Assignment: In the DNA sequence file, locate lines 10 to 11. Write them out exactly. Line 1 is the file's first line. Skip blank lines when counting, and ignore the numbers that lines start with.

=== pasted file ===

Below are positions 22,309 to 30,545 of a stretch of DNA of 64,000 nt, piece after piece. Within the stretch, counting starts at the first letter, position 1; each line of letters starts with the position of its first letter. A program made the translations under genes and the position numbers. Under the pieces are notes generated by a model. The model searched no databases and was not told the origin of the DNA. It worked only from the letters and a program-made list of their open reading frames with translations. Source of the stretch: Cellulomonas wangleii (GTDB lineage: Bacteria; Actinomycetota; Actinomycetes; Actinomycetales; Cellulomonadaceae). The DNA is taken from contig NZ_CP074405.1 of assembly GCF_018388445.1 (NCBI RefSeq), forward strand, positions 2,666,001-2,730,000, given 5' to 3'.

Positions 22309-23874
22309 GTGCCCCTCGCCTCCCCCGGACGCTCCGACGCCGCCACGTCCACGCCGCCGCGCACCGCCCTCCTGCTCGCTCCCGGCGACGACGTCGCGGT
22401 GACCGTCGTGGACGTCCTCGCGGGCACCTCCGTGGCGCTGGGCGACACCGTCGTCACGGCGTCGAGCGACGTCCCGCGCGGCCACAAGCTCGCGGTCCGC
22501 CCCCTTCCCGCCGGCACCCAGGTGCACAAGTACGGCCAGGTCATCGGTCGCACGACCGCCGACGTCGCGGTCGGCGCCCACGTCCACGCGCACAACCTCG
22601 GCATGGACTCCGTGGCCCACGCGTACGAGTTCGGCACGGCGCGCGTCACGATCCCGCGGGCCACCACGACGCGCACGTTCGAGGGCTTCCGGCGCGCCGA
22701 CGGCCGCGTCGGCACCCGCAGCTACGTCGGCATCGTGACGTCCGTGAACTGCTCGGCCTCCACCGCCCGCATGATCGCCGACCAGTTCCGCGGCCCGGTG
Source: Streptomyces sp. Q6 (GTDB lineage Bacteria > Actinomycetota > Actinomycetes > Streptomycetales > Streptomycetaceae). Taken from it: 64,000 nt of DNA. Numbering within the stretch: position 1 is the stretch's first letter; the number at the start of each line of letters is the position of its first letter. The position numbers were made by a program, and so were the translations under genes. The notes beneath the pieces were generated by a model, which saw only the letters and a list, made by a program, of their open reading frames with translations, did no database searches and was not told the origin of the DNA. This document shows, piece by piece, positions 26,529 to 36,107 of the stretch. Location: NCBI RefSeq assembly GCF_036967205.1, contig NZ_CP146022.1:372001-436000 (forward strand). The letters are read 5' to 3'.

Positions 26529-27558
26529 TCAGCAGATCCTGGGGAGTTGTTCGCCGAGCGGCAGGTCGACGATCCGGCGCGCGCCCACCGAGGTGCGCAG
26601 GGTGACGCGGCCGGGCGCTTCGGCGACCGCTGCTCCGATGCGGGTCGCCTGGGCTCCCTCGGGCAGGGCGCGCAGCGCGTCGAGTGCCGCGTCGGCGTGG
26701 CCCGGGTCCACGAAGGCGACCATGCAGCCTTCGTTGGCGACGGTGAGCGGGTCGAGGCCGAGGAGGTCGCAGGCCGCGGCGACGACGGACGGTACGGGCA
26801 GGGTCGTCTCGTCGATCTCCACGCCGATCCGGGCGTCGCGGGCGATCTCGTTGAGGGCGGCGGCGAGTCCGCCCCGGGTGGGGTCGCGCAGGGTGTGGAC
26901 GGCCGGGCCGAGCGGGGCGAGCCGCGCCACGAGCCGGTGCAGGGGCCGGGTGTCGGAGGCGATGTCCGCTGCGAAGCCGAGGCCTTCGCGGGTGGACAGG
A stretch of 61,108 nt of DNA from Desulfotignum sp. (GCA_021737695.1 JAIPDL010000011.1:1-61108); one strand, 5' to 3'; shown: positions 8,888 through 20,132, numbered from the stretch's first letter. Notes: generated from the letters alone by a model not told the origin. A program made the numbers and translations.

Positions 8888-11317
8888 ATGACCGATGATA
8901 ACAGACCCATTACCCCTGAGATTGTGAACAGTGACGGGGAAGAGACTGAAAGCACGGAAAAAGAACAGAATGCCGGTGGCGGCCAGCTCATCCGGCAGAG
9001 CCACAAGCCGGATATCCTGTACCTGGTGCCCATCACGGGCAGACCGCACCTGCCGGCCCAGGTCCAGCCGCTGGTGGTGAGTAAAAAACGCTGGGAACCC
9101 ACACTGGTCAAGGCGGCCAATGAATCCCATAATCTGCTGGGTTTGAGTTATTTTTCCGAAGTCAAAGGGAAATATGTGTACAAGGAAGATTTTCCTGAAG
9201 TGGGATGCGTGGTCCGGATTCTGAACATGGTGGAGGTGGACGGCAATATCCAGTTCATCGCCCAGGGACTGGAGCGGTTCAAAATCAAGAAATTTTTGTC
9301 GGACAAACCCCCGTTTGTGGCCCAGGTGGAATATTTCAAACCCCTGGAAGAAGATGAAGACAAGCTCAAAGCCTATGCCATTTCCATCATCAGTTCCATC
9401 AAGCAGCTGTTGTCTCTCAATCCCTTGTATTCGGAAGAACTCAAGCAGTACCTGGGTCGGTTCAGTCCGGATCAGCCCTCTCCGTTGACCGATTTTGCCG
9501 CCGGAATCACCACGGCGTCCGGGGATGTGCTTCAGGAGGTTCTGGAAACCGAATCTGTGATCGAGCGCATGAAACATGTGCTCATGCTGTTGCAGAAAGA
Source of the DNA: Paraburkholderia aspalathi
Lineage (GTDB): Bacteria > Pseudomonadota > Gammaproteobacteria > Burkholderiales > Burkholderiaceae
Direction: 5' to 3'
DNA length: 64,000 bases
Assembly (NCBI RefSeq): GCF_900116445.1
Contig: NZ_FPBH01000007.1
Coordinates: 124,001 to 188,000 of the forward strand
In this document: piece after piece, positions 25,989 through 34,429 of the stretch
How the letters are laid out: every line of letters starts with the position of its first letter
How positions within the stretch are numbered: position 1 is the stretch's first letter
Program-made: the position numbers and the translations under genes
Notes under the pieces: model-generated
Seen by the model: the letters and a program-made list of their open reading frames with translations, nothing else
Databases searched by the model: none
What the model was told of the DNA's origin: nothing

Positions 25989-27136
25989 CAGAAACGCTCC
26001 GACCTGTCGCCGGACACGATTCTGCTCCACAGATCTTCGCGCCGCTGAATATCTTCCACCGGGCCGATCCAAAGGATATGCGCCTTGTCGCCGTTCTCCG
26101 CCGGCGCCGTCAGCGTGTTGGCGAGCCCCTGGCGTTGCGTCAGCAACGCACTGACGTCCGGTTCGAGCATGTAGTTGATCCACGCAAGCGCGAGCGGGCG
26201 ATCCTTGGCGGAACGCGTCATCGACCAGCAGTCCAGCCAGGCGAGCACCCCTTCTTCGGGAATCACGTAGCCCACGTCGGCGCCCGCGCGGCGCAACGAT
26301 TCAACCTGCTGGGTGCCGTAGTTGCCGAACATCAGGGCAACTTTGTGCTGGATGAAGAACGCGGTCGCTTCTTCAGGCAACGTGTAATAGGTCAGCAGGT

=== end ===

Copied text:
26529 TCAGCAGATCCTGGGGAGTTGTTCGCCGAGCGGCAGGTCGACGATCCGGCGCGCGCCCACCGAGGTGCGCAG
26601 GGTGACGCGGCCGGGCGCTTCGGCGACCGCTGCTCCGATGCGGGTCGCCTGGGCTCCCTCGGGCAGGGCGCGCAGCGCGTCGAGTGCCGCGTCGGCGTGG